…give, and it will be given to you. Good measure, pressed down, shaken together, running over, will be put into your lap. For with the measure you use it will be measured back to you.  Luke 6:38

 

My friend David told me a story about a village that had just experienced a record crop of grapes, and all the villagers agreed to come together for a regional celebration of thanksgiving.  The mayor requested everyone to bring a barrel of their very best wine; each one would pour his contribution into a large vat.

The day and time of the festival was announced, and people came from far and wide to join in the happiness of the tiny village.  The head of each family brought his keg, climbed the small ladder, and poured his wine into the community receptacle while the people below cheered and clapped.  The next person came, climbed the ladder, and added his barrel of wine.  And so on it went.  Person after person climbed the ladder and accepted the applause as he emptied his barrel.

One of the villagers, a rather parsimonious fellow, thought to himself that he would fill his barrel with water and empty it without anyone’s knowing that he had withheld his family’s bounty.  He, too, was cheered and applauded as he emptied his barrel and made his way down the ladder.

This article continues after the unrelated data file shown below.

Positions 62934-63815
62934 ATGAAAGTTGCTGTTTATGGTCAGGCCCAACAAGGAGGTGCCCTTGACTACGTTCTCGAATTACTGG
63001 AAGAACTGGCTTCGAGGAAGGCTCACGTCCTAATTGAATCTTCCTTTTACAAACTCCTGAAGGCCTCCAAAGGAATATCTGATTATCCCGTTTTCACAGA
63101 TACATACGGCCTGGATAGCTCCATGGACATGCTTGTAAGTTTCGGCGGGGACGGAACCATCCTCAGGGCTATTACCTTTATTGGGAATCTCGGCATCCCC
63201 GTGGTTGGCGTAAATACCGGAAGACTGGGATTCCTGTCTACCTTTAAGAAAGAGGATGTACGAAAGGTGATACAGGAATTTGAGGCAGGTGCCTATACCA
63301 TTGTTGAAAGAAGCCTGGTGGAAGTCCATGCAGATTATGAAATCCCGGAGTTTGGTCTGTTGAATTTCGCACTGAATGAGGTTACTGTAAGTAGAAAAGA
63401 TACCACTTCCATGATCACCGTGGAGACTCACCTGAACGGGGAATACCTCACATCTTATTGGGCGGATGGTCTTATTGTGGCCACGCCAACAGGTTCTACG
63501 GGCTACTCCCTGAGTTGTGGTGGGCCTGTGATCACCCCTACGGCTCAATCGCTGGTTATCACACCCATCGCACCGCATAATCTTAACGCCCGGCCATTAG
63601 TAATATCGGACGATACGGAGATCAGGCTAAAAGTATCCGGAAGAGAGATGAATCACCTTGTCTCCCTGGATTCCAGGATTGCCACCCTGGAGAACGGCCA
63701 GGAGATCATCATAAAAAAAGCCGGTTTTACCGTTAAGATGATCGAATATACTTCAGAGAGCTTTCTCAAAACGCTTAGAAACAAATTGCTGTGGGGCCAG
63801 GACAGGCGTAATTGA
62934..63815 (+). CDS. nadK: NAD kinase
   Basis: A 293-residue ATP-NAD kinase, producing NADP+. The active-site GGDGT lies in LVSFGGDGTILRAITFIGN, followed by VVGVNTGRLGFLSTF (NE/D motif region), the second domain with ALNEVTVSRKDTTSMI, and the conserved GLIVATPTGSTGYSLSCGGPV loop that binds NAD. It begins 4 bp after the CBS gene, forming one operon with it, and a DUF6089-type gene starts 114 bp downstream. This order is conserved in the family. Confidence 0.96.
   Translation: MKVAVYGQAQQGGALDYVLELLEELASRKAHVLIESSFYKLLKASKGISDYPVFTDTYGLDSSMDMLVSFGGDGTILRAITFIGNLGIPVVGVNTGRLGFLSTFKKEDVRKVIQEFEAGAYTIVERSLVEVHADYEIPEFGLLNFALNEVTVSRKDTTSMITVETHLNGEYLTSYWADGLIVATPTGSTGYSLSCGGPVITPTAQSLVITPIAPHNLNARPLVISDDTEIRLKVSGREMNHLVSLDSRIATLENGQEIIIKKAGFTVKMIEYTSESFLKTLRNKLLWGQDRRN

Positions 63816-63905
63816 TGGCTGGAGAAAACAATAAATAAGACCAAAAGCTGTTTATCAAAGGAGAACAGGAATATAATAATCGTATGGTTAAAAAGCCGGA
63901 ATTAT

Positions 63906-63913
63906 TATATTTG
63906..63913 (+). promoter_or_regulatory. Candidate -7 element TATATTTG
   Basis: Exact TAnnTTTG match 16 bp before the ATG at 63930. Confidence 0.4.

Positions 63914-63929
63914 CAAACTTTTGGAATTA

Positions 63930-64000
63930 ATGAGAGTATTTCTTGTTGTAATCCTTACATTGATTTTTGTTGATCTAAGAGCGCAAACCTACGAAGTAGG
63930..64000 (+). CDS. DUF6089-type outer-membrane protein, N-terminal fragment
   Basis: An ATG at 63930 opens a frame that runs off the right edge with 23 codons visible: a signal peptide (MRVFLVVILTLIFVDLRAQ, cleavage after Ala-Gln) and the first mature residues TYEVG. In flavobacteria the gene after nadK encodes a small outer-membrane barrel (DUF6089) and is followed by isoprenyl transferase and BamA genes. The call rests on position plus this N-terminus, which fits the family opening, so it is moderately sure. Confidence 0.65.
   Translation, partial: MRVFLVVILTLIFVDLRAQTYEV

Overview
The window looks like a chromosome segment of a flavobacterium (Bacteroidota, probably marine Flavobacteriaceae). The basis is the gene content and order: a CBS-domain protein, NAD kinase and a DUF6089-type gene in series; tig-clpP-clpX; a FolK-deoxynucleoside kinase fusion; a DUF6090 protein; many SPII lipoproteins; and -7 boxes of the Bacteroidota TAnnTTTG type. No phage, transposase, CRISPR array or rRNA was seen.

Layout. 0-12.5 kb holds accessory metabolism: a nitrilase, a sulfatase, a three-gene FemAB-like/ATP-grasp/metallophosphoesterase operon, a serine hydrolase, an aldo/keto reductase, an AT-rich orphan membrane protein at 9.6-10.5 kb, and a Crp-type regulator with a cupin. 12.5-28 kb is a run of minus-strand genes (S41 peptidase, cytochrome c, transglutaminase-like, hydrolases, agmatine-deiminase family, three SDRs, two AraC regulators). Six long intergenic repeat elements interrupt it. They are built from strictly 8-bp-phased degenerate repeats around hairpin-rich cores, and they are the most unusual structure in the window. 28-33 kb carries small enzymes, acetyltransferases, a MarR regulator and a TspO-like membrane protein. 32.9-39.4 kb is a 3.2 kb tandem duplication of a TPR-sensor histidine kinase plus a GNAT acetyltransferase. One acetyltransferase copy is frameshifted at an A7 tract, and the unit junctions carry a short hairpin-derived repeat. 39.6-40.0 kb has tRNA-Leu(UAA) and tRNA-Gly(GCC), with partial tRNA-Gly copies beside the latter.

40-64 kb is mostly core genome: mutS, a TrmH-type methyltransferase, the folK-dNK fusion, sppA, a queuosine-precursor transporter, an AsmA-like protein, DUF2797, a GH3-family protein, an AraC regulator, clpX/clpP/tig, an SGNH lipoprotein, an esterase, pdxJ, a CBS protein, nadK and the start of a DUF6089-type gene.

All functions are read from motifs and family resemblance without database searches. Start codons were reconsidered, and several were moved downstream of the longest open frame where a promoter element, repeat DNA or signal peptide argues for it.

The big moment of the festival arrived.  All the neighboring villagers crowded around with their tankards looking forward to tasting the delicious fruit of the year’s labor.  The mayor put the first mug under the spigot and opened the tap.  And to the shame of all the villagers, the liquid flowed clear.  Everyone had selfishly filled their kegs with water and saved the good wine for themselves.

David and I had been talking about stewardship and the joy of giving—that Jesus said it was more blessed to give than to receive.  Paul went on to say that “whoever sows sparingly will also reap sparingly, and whoever sows generously will also reap generously” (II Cor. 9:6).